Thos Maher; Winter Scene

Winter Scene

A fall of snow loves a winter night

and lovely is the night when snow intrudes,

capturing ground, casting all in white

and liking dawn to fit a winter scene for joy.



Thos Maher is Dublin-born and now resides just outside the city. He reads and occasionally writes poetry for his own pleasure.

Morphine Epiphany; Sonata without continuity

Sonata without continuity

In the middle of a score,

the resignation in your eyes stayed.

A pronunciation that silences, just blowing,

moment, your lips were twisted and dried trees

a music that dissipated by half, without flowing.


Half rain, it does not deafen me with lightning,

the accuracy disappears when drafts existing.

Half winter, does not scare me with glaciers,

the uncertainty kiss me when your half is the wind.


That sonata without continuity, writhes

no piano can transpose the pause in one almost

no vibration shakes me behind the static of a silence.


Hide me in the incomplete song, there are no steps

the stamps are extinguished

and they let me prey in a wave of statue.



Cristiane Vieira de Farias or Morphine Epiphany was born in 1987. Brazilian writer. Graduated in Production of Electronic Music. First place in a competition Japan Haicai. Participate in the following magazines: Avessa, Subversa, LiteraLivre, Criticartes, Horus Cultuliterarte, Bacanal, Diversifica, Mais de Um. Finalist in the competitions: I Concurso de micropoesía Palabra tras palabra, I concurso de poesía El color del invierno, I Concurso de micronarrativa Mirando hacia delante, I Concurso de micropoesía Mirando hacia delante, II Concurso de minipoemas Por una sonrisa un cielo”, II Concurso de micronarrativa Amando se entiende la gente”, II Concurso de micropoesía Amando se entiende la gente”. Her book of poetry ”Distorções” was launched in 2015.

Faye Boland; Gorseland, Mystery


(After Ann Tuohy)


Before fair day she’d

scrub his pants and geansaí

on the washboard

with carbolic soap

pray he’d get a good price

for the sheep, enough to buy shoes

to stop the children’s feet


She loved the honey’d smell

of laundered sheets left

to sun-dry on tufts of furze

was grateful for her humble home

on mountainous land where only

sheep would grow.


Under her bed

she kept a tea-chest

a treasure trove of linen and lace

relics of her time in America

before she was matched

to her husband – high-necked blouses

swooshing skirts, dancing shoes,

dainty as a dolls.

Every now and then she’d

lay them out on the bed

revive each garment

then fold, tuck it back in place.

Perfume her tea-chest

with fresh mothballs.



She’s a mystery to him

like the bermuda triangle,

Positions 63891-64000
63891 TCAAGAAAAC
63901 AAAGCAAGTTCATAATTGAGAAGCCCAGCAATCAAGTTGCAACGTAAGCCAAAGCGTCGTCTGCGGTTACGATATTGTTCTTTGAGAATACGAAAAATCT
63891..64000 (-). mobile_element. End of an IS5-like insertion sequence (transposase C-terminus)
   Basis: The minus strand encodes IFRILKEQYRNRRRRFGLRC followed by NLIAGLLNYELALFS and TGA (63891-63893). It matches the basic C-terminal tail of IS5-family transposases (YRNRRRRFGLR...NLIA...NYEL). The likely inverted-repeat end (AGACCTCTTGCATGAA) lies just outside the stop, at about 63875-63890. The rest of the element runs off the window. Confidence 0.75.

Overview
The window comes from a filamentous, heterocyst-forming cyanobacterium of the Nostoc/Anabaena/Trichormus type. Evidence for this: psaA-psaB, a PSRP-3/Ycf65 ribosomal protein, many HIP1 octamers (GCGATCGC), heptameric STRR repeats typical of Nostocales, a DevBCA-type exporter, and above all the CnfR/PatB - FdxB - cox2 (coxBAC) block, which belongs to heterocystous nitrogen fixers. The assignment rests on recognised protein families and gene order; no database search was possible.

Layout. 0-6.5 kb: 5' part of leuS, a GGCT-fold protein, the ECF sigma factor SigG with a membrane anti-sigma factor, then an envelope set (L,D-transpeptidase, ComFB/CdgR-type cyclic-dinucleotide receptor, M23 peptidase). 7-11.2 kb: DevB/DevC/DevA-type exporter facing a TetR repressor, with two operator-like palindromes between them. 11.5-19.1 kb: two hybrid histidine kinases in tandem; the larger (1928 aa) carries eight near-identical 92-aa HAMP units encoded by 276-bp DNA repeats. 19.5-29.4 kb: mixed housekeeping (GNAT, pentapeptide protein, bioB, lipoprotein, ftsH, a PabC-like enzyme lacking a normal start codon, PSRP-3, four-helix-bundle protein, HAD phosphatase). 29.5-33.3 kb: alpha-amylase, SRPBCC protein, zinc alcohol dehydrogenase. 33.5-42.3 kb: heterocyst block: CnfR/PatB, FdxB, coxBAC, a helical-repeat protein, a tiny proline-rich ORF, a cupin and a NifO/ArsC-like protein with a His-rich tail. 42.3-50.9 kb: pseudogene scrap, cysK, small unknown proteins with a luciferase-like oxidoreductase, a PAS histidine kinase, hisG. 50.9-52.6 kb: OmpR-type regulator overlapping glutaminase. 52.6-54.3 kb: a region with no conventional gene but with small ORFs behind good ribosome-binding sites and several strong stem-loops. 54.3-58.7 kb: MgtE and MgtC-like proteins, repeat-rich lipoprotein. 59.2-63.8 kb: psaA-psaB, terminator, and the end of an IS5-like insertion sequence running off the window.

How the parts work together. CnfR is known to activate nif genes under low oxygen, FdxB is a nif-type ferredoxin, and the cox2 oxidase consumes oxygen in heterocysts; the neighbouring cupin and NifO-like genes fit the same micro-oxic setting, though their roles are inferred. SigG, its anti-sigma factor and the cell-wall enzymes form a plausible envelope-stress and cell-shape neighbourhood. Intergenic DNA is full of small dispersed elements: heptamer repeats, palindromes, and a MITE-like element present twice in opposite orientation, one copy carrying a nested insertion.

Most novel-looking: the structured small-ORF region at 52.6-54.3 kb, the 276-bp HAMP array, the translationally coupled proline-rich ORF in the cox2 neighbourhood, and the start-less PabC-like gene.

the immaculate conception



The time she fritters

on the phone, at the hairdressers

haemorrhaging money,

her monthly moods.


She’s the wrecking ball of

a man’s freedom, her duster, hoover

bulldozing the peaceful enjoyment

of his tv. An inferno

filling him with an insatiable thirst.


For the slightest transgession

he’ll pay. Freezing him with bitter

eyes, he’ll face her gargoyle grimace,

and in her voice,

that sounds like breaking glass,

he’ll hear his mother.



Faye Boland is winner of the Hanna Greally International Literary Award 2017 and was shortlisted in 2013 for the Poetry on the Lake XIII International Poetry Competition. Her poems have been published in Three Drops From a Cauldron, Skylight 47, The Yellow Nib, The California Quarterly, The Galway Review, Literature Today, The Shop, Revival, Crannóg, Orbis, Wordlegs, Ropes, Headstuff, Silver Apples, Creature Features, The Blue Max Review, Speaking for Sceine Chapbooks, Vols I and II and ‘Visions: An Anthology of Emerging Kerry Writers’

Aziz Dixon; Visitor


You are

the serenade I was composing

when you woke me


the sunlight seen from below

in the trout stream, before the pike came


the ghost of a meteor, desert

dust-bowl a mile wide;

dust-tears trickle

from the rim.


You could be

a moon crater for all that I can

reach you now, but

one day

I will be with you again.



Aziz Dixon draws on local Pennine and Welsh landscapes and life experiences. He has been published in ‘Pennine Ink’ and online with Irwell Inkwell and Algebra of Owls. He launched his latest collection, Poet Emerging, with a reading at the Burnley Literary Festival 2016 and on Radio Lancashire, England.

He has recently published in Grapevine (Lampeter), Moon Magazine Panoply and Perspectives (Ontario), Strix The Fat Damsel and Light, no 4 (Departure: Fall 2017).

Poems forthcoming in Best of Bolton (November), The Curlew and again in Perspectives. Aziz recently read at the RS Thomas Festival, Eglwysfach in September, and at the Burnley Literary Festival in October.